Read Dark Universe by Daniel F. Galouye Free Online
Book Title: Dark Universe|
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Reader ratings: 3.2
The author of the book: Daniel F. Galouye
Date of issue: 1983
ISBN 13: 9780600390251
Format files: PDF
The size of the: 11.86 MB
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The above rating graphic provides a pretty good assessment of my opinion of the story...which stands to reason in a "DUH, thank you Col. Obvious" sorta way since I created it. Well, at the risk of raining down obvious all over you, let me add that this is certainly a book on which I would recommend you take a pass. However, for those of you SF completist, gluttons for punishment or members of the "I think Steve may just be full of shit on this one" club, here is a brief summary of the plot in case you decide to check it out for yourself...but please remember that Mr. FullofShitness has warned you.
Written in 1961, this is another in a seemingly endlessa “post-apocalyptic, future human society, living in the aftermath of the bomb, having forgotten about the past except as legend” SF thriller snooze-fest.
In this iteration, mankind has evolved to live underground in complete darkness to the point where sight is no longer even part of the human vocabulary. For example, if you understood what someone was saying, you might say, “I hear your point” or “I hear it that way too.” Yep, you HEARD me correctly.
Anyway, people move around this underground "masterpiece" (NOTE: to be read with healthy amount of sarcasm) of world-building both through the use of something like sonar and by memorizing their surroundings. The Original World (as our world is referred to) is believed to have been a paradise until it was destroyed by the demon known as Radiation and his two lieutenants, Cobalt and Strontium. Clever, Huh!
Well with this background sloshing around in your head and slowly pickling your brain, you are treated to a coming of age tale in which a member of the underground society becomes obsessed with learning about the outside world and the mystery of “the Light” and “the Darkness” as these are concepts of which his people have no comprehension and view as religious symbols. FYI....a few more somethings that the people in this story have no conception of: interesting dialogue, well-developed or at least interesting personalities, exciting events occurring in the narrative of their lives, insight into the human condition or any originality.
Anyway, not the best book I have ever read...sorry, seems like Col. Obvious just made another appearance. It is saved from earning 1 star for three reasons. First, it was short, only about 200 pages. Second, it wasn't so horrible that I felt personally offended for having picked it up. Three, I had a really good lunch before writing this review and am feeling charitable.
Plus, on the bright side, the book did provide ONE VERY SURPRISING MOMENT. When I first picked it up, the back cover said that the book had been nominated for the Hugo Award in 1961 and I was like......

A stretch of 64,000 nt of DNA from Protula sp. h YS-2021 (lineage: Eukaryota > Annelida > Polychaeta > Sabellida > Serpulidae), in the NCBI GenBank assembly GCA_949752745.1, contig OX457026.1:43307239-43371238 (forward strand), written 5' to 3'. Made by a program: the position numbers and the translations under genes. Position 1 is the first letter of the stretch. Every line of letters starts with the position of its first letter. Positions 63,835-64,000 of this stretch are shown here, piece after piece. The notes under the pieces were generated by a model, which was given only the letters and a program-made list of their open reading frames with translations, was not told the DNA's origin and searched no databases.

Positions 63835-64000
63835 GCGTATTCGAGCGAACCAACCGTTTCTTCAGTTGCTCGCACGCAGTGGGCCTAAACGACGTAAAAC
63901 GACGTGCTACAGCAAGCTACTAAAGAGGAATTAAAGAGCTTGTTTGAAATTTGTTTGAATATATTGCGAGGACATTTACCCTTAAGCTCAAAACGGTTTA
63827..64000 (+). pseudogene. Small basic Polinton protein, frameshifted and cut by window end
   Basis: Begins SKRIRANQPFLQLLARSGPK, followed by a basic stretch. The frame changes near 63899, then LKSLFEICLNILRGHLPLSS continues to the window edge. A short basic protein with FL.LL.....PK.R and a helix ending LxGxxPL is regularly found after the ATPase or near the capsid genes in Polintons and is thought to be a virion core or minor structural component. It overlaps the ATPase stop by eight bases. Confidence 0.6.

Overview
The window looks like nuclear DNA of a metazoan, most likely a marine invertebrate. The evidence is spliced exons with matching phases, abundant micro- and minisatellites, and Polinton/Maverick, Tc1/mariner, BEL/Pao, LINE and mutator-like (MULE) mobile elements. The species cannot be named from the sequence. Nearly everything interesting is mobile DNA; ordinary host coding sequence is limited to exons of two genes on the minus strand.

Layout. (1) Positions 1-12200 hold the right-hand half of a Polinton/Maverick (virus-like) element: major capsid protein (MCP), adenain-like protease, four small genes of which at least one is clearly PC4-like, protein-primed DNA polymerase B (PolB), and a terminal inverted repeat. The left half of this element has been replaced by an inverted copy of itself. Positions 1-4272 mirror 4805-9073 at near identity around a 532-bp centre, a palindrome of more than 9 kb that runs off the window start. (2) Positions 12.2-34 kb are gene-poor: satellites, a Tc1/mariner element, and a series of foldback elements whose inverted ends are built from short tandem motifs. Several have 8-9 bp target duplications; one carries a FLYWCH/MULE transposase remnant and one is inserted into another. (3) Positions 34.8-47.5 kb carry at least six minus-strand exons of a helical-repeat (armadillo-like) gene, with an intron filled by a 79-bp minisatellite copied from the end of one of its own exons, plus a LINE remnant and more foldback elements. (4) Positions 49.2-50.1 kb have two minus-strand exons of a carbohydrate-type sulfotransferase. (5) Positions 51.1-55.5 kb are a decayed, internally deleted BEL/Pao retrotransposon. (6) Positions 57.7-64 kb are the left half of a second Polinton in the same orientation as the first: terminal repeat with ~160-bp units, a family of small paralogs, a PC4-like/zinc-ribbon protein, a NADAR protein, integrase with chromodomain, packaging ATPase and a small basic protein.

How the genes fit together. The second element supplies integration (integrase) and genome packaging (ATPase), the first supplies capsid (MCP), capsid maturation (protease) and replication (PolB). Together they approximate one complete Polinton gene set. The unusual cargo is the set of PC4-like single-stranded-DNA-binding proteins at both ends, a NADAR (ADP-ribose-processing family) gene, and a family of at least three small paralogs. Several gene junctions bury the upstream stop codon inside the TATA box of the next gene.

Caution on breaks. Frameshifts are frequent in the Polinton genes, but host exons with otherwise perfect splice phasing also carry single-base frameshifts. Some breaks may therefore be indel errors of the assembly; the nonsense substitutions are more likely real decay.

I guess that's something.
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Read information about the authorDaniel Francis Galouye (11 February 1920, New Orleans, Louisiana – 7 September 1976, New Orleans, Louisiana) was an American science fiction writer. During the 1950s and 1960s, he contributed novelettes and short stories to various digest size science fiction magazines, sometimes writing under the pseudonym Louis G. Daniels.
After Galouye (pronounced Gah-lou-ey) graduated from Louisiana State University (B.A.), he worked as a reporter for several newspapers. During World War II, he served in the US Navy as an instructor and test pilot, receiving injuries that led to later health problems. On December 26, 1945, he married Carmel Barbara Jordan. From the 1940s until his retirement in 1967, he was on the staff of The States Item. He lived in New Orleans but also had a summer home across Lake Pontchartrain at St. Tammany Parish in Covington, Louisiana..
In 1952, he sold his first novelette, Rebirth, to Imagination and then branched out to other digests, including Galaxy Science Fiction and The Magazine of Fantasy & Science Fiction. Between 1961 and 1973, Galoyue wrote five novels, notably Simulacron Three, basis of the movie The Thirteenth Floor and the 1973 German TV miniseries, Welt am Draht (directed by Rainer Werner Fassbinder). His first novel, Dark Universe (1961) was nominated for a Hugo.
In 2007, Galouye was named as the recipient of the Cordwainer Smith Rediscovery Award, which is co-sponsored by the heirs of Paul M.A. Linebarger (who wrote as Cordwainer Smith) and Readercon. The jury for this award recognizes a deceased genre writer whose work should be "rediscovered" by the readers of today, and that newly rediscovered writer is a deceased guest of honor at the following year's Readercon. Galouye was named 6 July 2007 by Barry N. Malzberg and Gordon Van Gelder, speaking on behalf of themselves and the other two judges, Martin H. Greenberg and Mike Resnick.
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